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I Believe We Can Take 'Em

Written while visiting Black Knight Troop at COP Keating

Corie and I didn’t put Ft. Carson on our ‘wish list’ for our first assignment. Maybe it was just plain ignorance, but we had other places that were more familiar on our list. So, when we received the call last summer about our assignment, it began to make perfect sense, simply because we absolutely love the mountains. Having spent most of my college years either hiking or rock-climbing outside of class, I couldn’t imagine being in a better place.

Looking up at the Peak when driving around the Springs is oddly comforting, there is something unchanging, something consistent about its presence on the horizon, something that puts a perspective on everything.

And it is comforting that I have such a similar view here in Afghanistan. We noticed it when we first landed at Manas AFB. In the distance, we saw a towering, snow-covered mountain range to the south of us with peaks that disappeared above the horizon and became visible again above the clouds, as if they were floating. Now, as SPC Mike Hyer and I have been flying around visiting all of our locations, we have gotten exposed to the heights and valleys of our Area of Operations (AO), and we’ve been amazed at the terrain.

For anyone who has completed the Incline, I can tell you that our time spent training there was well-spent. The DA could not have picked a more prepared unit for this area than the Destroyers of 3-61CAV. And as I have been mulling this over during the many hours spent on the flight line waiting for a bird, I am reminded of a similar situation in history. Now, you don’t have to be Jewish or Christian to get the point of the following story, but for those who are it may hold special meaning.

There’s a point in the history of Israel when they send out Scouts to check on the land which they are about to claim. A classic use of a ‘Cavalry Scout’. The scouts are led by a man named Caleb, who at the time is 40, and returns from the mountainous region reporting that they can indeed succeed there. Others doubt, and consequently Caleb (45 years later) is the only one from the original group that is allowed to enter into the land that they scouted.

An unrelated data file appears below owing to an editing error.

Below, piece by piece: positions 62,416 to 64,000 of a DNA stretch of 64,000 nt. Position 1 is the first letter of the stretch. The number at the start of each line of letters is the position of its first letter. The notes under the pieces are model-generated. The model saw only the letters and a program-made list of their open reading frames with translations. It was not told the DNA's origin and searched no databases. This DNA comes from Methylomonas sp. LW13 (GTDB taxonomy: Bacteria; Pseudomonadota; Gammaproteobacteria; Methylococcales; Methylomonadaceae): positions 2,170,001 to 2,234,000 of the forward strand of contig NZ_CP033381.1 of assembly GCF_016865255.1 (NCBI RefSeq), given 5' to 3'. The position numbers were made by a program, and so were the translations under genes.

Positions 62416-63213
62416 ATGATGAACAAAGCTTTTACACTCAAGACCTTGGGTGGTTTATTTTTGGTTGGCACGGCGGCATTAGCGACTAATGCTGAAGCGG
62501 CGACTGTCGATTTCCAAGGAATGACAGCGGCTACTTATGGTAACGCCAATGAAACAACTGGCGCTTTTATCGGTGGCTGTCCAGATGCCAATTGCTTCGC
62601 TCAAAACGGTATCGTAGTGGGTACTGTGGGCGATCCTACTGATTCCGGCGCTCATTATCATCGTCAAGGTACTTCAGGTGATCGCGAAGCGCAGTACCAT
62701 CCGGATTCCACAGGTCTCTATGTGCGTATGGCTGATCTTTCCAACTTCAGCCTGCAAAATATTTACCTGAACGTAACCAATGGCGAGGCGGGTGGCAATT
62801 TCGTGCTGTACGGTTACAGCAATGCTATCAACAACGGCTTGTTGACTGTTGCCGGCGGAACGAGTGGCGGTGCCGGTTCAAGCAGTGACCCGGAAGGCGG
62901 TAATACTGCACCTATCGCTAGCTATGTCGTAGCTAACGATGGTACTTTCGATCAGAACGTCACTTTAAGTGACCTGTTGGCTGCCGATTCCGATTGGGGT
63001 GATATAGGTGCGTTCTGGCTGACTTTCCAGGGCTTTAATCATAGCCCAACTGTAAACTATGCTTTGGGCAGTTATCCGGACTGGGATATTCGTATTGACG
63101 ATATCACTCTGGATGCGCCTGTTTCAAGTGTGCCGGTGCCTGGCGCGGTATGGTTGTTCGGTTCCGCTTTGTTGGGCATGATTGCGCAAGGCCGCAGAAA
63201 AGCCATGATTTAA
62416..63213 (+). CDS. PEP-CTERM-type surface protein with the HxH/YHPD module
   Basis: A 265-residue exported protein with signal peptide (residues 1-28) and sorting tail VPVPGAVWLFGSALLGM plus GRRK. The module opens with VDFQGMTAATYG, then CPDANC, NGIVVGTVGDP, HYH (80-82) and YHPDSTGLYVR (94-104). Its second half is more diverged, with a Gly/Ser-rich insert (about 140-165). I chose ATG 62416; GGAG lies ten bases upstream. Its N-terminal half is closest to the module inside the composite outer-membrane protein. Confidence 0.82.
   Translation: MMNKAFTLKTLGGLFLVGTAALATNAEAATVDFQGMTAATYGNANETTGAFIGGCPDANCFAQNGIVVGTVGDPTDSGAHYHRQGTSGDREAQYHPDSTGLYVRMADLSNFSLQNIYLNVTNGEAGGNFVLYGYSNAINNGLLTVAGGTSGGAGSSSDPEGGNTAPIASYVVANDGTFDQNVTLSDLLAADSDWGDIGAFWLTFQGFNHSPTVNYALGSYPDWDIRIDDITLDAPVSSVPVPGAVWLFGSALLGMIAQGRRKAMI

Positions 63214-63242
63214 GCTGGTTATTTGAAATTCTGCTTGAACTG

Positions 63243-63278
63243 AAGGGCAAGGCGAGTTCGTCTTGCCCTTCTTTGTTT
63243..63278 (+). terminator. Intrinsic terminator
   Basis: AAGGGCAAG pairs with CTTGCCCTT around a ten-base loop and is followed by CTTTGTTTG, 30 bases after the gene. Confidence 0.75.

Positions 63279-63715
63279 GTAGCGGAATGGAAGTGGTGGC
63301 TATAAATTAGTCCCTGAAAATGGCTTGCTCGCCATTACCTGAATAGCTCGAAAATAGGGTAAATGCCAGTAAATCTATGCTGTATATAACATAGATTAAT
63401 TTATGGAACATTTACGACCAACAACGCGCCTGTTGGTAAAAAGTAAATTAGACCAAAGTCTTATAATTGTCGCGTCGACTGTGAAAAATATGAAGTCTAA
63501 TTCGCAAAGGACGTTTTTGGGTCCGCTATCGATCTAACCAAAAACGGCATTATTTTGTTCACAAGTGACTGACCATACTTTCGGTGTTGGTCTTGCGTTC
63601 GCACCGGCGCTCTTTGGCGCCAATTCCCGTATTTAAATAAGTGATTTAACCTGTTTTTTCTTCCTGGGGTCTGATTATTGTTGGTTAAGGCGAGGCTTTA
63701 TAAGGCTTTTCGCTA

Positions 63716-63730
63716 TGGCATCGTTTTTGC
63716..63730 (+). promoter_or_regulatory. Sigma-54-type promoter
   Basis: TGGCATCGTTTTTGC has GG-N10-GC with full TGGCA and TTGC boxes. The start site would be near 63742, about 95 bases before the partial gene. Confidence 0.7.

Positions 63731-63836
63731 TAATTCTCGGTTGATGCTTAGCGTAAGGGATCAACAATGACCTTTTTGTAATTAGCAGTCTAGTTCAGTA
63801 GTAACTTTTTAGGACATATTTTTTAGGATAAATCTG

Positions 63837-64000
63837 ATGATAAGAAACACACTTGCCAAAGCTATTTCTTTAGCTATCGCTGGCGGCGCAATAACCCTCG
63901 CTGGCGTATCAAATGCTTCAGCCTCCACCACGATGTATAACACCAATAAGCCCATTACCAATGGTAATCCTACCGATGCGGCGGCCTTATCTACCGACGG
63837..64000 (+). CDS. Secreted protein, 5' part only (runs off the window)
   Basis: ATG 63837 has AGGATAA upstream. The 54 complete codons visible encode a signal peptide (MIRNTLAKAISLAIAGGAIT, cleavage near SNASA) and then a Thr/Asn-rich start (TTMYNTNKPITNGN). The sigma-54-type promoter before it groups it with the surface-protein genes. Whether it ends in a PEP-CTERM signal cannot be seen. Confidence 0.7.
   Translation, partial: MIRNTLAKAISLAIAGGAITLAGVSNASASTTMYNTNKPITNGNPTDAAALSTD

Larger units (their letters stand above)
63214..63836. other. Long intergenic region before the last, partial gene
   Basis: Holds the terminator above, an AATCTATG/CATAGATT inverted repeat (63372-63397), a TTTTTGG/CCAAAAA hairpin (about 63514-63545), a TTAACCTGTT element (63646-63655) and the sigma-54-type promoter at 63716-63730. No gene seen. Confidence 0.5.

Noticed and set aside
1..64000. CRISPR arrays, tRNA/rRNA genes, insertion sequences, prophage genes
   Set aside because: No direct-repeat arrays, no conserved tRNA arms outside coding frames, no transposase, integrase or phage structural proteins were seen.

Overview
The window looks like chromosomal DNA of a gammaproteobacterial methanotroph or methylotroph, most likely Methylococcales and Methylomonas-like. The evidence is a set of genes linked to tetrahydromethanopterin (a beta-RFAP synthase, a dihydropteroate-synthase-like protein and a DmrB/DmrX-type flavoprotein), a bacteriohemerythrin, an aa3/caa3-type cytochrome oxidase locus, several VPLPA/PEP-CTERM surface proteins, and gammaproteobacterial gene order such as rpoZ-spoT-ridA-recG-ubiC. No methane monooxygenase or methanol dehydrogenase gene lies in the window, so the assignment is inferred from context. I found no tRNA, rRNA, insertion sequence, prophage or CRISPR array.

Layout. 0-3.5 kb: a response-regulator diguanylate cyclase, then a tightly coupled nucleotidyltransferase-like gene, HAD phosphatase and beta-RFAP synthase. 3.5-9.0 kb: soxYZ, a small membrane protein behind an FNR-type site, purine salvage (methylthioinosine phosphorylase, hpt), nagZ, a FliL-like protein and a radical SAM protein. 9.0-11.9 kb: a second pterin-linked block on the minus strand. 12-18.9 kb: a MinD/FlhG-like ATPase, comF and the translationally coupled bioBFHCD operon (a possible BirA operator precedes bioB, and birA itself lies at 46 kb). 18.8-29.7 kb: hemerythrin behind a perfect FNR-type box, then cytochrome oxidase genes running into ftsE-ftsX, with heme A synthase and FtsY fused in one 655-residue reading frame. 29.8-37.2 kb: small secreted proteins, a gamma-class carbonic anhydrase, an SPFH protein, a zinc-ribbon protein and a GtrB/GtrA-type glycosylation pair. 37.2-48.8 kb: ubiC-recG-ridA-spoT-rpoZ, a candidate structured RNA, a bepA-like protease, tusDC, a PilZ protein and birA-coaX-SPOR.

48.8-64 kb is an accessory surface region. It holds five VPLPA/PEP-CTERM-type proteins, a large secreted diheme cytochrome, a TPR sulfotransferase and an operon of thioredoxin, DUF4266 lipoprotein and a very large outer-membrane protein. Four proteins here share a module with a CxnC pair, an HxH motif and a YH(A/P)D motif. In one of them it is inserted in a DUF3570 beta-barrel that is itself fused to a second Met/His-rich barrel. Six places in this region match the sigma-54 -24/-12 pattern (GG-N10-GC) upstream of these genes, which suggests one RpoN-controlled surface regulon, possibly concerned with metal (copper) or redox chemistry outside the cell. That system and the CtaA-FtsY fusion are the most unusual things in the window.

But it is the manner in which Caleb asks for that section of land when they enter in, 45 years later, that is striking. He states that though he is 85, he is just as strong as when he was 40, and he still shows all the confidence in God that he showed four decades earlier. He is a man of staunch determination and strength of will, and he chooses the difficult ground to conquer. Someone summed this up years ago by simply paraphrasing, “Give me the mountains…because I believe we can take ‘em.”

I hope for those reading this back home that you have no less confidence in your ability to handle the many tiring issues that come up, intermingled with your missing of your soldier. Oftentimes, there is something great that awaits us on the other side of the peak, energy when we did not expect it, or the sheer determination to not give up when our mind is telling us to. We can cultivate the belief in God and ourselves that we will not simply roll over when things get difficult, but we will tighten our boot straps, fix our eyes ahead of us and laugh, knowing that we will not let adversity win. We are not masters of every aspect of our futures, but we can decide exactly who will win each battle of difficulty and challenge that we encounter during the next year. I hope that your attitude will be like many of our troopers, to look up at the skyline and simply say, “Give me the mountains…because I believe we can take ‘em.”

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